NLGN Blog

Losing Political Office
Jane Roberts, Palgrave Macmillan, 10 February, 2017

What happens to council leaders after they leave their leadership role? How do they adjust? Do they stay in politics? What employment do they find? I suspect that you have little idea other than the anecdotal. Few do given the relative silence on political exit. Professor John Keane describes the area of politicians leaving office as “under-theorized, under-researched and under-appreciated”. Does it matter?

In my book on losing political office, I looked at the international literature on political exit – and there is surprisingly little. Of that which has been written, most is about heads of government but even this, apart from US presidents, has only been in the last couple of decades or so. There is starting to be more work on parliamentarians in western type democracies but barely anything on politicians leaving elected office in local government. I wish I were surprised. It was however a gap I was determined to address.

In my research, carried out first at Warwick University and then at The Open University Business School, I conducted in depth interviews with two groups of former politicians, council leaders and Westminster MPs, from across the political spectrum – 10 who had stood down, 10 who had been defeated – and their partners at the time of the loss of office, where possible. I was keen to understand what their leadership role had meant to them, how and why they came to leave office, and what happened subsequently. Most had left office in or around 2010. I later interviewed 10 current council leaders (or directly elected mayors) and MPs about their thinking on how long they would like to remain in political office and the factors that might bear on such a decision.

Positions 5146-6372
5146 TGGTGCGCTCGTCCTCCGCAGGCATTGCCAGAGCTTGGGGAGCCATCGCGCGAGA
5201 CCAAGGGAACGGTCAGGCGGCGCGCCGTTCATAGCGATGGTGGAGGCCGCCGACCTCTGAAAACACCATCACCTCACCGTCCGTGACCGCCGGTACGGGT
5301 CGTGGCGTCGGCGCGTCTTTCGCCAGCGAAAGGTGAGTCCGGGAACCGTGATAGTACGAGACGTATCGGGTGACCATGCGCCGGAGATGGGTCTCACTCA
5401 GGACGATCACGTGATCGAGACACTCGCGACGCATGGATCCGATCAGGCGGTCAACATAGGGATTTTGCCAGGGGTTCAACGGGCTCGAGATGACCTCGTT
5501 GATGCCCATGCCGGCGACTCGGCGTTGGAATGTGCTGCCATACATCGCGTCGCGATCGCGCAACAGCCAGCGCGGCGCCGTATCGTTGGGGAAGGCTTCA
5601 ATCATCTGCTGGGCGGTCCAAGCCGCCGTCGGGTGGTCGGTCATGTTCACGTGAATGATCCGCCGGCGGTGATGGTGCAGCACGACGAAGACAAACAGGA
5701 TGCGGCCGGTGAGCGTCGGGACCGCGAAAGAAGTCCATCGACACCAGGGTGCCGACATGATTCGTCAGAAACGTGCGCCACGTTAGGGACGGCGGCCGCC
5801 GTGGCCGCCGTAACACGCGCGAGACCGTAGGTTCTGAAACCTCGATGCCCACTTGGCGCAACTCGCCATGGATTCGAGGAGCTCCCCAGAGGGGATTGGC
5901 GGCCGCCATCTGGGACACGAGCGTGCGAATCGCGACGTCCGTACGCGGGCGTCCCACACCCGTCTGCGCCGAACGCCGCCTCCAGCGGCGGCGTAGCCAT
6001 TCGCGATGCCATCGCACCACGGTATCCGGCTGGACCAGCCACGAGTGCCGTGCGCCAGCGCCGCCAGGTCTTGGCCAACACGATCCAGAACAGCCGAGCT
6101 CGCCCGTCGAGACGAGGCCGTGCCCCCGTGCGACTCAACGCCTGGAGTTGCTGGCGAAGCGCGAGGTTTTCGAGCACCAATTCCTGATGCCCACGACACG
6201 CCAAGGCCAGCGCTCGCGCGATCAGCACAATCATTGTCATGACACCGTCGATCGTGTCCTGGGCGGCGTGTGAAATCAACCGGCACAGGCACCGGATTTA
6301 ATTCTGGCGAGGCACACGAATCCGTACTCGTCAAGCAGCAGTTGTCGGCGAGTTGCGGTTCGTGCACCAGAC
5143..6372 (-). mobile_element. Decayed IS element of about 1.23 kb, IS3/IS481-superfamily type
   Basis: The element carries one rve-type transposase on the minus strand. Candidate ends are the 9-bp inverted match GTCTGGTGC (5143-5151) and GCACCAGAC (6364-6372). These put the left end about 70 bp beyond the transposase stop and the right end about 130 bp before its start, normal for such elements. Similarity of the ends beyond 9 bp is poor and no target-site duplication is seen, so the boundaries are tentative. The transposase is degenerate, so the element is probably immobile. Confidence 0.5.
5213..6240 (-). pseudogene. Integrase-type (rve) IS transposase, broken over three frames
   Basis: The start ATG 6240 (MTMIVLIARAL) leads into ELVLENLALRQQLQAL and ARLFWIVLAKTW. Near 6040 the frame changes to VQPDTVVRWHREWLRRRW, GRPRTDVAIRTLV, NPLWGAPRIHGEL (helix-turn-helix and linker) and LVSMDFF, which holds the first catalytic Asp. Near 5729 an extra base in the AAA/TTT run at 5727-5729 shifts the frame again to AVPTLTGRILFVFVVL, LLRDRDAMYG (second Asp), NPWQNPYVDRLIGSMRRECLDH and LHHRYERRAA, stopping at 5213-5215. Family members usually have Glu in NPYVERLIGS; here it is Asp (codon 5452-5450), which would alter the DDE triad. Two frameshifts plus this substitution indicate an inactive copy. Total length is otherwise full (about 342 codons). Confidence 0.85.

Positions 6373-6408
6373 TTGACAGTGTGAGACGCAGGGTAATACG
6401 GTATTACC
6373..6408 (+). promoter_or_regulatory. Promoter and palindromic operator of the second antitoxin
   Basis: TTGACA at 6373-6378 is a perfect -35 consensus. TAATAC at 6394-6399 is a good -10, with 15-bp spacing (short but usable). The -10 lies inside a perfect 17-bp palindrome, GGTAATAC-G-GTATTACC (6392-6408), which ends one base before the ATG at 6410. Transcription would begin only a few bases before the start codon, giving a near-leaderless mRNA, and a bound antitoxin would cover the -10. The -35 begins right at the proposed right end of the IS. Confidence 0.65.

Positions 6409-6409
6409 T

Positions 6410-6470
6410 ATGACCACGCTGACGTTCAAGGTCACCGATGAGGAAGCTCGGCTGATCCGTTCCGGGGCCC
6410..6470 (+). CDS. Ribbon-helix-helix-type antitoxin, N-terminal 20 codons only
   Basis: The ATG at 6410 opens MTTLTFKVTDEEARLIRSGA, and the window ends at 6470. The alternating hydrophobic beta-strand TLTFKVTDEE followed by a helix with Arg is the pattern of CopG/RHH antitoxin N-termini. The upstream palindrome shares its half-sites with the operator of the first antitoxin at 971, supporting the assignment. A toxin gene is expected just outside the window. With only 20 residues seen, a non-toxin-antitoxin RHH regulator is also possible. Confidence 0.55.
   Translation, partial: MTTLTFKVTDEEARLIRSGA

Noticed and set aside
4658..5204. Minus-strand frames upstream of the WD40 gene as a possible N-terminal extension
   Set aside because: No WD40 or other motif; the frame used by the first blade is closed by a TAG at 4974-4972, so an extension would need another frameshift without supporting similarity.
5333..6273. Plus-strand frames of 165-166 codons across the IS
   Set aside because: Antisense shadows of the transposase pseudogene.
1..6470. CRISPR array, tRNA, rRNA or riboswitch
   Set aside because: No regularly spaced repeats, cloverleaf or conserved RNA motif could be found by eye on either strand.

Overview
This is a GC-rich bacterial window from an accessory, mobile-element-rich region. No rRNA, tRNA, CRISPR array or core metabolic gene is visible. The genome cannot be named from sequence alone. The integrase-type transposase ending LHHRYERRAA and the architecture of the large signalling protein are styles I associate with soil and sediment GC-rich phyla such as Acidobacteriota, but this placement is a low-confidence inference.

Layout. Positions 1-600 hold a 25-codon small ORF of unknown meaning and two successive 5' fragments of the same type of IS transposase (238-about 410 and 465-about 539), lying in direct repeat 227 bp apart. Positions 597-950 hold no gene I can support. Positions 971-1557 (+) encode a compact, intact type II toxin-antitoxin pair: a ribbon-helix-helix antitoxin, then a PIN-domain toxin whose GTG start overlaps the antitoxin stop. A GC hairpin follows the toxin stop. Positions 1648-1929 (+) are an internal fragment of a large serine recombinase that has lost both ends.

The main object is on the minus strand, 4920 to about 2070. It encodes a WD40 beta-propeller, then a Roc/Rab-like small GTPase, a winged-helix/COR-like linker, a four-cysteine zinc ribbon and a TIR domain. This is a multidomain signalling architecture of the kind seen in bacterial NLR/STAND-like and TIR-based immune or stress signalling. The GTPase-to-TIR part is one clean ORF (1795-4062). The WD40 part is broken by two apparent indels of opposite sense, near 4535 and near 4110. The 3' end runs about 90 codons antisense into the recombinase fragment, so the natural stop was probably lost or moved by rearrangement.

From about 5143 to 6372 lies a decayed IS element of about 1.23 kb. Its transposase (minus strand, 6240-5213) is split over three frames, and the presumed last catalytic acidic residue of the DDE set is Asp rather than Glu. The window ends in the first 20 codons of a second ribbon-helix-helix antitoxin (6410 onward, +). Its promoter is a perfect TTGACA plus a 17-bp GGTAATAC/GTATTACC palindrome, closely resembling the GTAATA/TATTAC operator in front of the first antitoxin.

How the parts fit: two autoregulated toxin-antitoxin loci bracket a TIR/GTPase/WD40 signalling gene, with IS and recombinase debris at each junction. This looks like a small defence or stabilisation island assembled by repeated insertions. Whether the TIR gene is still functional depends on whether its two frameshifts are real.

Without exception, all former and current council leaders (in contrast to the MPs) had relished their role, finding it both exhausting but exhilarating. But for those who had left office, my findings were sobering. Even those who had chosen to go were able to acknowledge that, at the very least, the transition from office had been more unsettling than they had anticipated with the loss of role, purpose, structure, status, income, camaraderie – of simply mattering as before. For former council leaders and MPs alike, there was often a lengthy period of trying to reconstruct a narrative about who they were and what they did.

For many, but not all, of those who had been defeated – sometimes by very small margins and/ or unexpectedly – it had been a time when they had felt a crushing sense of failure and humiliation. And yet few had received any meaningful acknowledgement from the party that they had represented for so long. As one said, “it was like a bereavement – and it was – but there was no funeral.” Defeated council leaders, unlike MPs, leave immediately with no financial cushion, not even statutory minimum redundancy pay and with IT systems, for example, instantly cut off. Ice cold turkey. For some, the bitterness had lingered long. Partners expressed their anger in a less restrained manner. They had witnessed the private grief (and I use this word advisedly), the struggle to make use of their skills, and the loss of their spouses’ political office had affected them too. While some political brutality may be par for the course, let us not forget the human being behind the public persona.

No wonder current council leaders are often reluctant to go, or even to think much about their own exit in the future. I was surprised by how few really thought about succession planning. And yet, democracy depends on politicians leaving office. Political exit is absolutely inevitable.

In the book, I draw on insights from psychology, sociology and political science. I outline what factors help and hinder the transition from political office and I make a series of practical recommendations – requiring thought, by and large, not money. But my experience is that few institutions really want to engage much with this issue – it is as if it something to be avoided in polite company. On the other hand, five MPs who left Parliament in 2015 did talk with me after they had read a summary report of my findings, and on the record, about their own experiences and their observations of their colleagues. I am very grateful to Lord David Blunkett, Jo Swinson, Sir Jim Paice, Paul Burstow and Sir Vince Cable.

Does any of this matter other than on a human level?

Quite aside from the careless waste of former council leaders’ skills, I argue in the book that there are wider implications still for our representative democracy. As access into political office is getting narrower, the holding of office is more challenging, and the leaving of office is becoming more risky, there is less “fluidity” into and out of office. And we diminish our democracy as a result. That affects us all.